Life-giving intergenerational Team

What Sucks the Life Out of Your Team?

Life-giving intergenerational Team

For the past several weeks, I’ve been exploring the importance and nature of successful intergenerational teams. We’ve considered what it means to be entrusted with our people, a mentoring model we can incorporate, God’s design for intergenerational ministry, and the characteristics of a belonging culture.

Now I want to look at one of the qualities of a thriving intergenerational ministry or leadership team: it must be life-giving.


So, here’s a question: what sucks the life out of you?

What is not life-giving? Take a minute and list some things that come to mind. Actually, write them down. One thing that sucks the life out of me is complainers. I don’t mean people who raise a concern. I mean perpetual whiners. What is it for you? 

Conversely, can you think of some team members who bring life to your group? Who speak life? How do your teammates contribute to a life-giving community? What about you? Do you add life?


A perpetually renewing team must be life-giving. Those who work and serve on these teams literally come alive. They look forward to working together.

In almost every ministry I’ve worked with, I can easily think of someone who is so enthusiastic about the vision and mission that it’s contagious. When they bring that kind of life and zeal, the mission comes alive. The ministry and the work comes alive. We want to work with people who bring life to us – and we want to bring life to them.


Do you have team members who appear lifeless? There could be so many reasons for this. In fact, it may have nothing to do with your team at all – there could be something going on in their life unrelated to your mission or ministry. It’s worth asking your team, however, what things related to your mission suck the life out of them.

Ok, yes. We all need to acknowledge that we can’t just avoid doing everything that’s hard or draining. But the majority of our work needs to be life-giving and not life-sucking.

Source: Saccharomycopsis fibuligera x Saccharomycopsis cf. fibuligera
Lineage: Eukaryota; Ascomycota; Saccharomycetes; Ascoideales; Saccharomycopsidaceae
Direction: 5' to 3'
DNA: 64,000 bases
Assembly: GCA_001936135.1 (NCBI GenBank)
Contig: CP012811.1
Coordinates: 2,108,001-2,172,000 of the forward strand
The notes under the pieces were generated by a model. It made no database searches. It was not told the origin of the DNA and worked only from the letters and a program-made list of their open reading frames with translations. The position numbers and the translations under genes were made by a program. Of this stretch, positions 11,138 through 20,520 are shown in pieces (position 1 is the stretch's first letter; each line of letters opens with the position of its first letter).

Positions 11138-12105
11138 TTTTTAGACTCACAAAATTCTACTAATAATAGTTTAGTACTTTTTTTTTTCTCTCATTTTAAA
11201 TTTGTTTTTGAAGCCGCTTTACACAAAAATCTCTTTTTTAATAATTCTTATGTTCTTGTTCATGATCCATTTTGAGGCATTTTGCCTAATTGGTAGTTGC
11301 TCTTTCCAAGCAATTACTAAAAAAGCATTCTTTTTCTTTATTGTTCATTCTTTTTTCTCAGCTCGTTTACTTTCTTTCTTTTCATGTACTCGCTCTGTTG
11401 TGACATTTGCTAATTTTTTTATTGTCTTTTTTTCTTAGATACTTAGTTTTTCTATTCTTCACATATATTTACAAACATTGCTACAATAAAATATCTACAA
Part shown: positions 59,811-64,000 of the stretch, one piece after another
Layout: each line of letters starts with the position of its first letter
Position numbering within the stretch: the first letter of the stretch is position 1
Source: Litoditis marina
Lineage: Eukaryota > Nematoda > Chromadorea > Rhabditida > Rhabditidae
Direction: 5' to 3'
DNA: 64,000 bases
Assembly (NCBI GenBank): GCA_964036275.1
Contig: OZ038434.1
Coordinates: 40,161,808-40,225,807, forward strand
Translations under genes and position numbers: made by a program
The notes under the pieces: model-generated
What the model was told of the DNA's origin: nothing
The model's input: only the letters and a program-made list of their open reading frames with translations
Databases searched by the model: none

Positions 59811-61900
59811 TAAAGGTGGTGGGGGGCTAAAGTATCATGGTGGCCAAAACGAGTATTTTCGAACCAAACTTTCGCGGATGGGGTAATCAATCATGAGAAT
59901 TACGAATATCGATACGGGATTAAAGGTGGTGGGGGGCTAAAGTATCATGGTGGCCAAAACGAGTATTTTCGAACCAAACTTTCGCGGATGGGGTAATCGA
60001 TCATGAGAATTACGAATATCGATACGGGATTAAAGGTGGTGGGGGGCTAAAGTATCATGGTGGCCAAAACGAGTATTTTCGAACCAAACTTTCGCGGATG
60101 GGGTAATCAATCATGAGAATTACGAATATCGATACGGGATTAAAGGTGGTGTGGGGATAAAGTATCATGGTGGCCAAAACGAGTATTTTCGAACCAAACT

I’ll tell you right now: what your Boomer Generation team members find life-giving will not be the same as what your Gen Z and Millenials find life-giving. Asking questions to determine what each member finds life-giving and life-sucking will go a long way toward empowering you to speak life over everyone. Even if they each view their work life very differently.


In a life-giving community, people are flourishing. The definition of flourishing that I love is to grow or develop in a healthy or vigorous way, especially as a result of a particularly favorable environment.

I’ve written a whole other blog series about flourishing, but I want to share a story with you of someone I met who so clearly came from a flourishing, life-giving community.


A few years ago, I traveled to a beautiful lookout over the Appalachian Mountains. As I was enjoying the view, I struck up a conversation with a woman who was also taking in the scenery there. She shared with me that she is a chef at a Christian retreat center. As we admired the landscape together, she simply gushed about what an amazing place she got to work. She talked about their mission, how people’s lives were touched there, and how much she loves going to work and serving people.

As I listened to this stranger, I thought: What if everyone on our ministry teams talked about our organizations like that? What if they ran into complete strangers and couldn’t wait to gush about how we serve our communities? What if everyone on our teams went on a beautiful vacation and was still so excited to return to work at the end of it?

Leave a comment about your own experience on a team. Is it life-sucking? Or life-giving?

One Comment

  • Eunice Au

    This is a beautiful image of how I feel journeying with my colleagues here:

    What if everyone on our teams went on a beautiful vacation and was still so excited to return to work at the end of it?

    I’m eager to welcome the 2023 ICC IMPACT team in less than 2 weeks!

Leave a Reply

Your email address will not be published. Required fields are marked *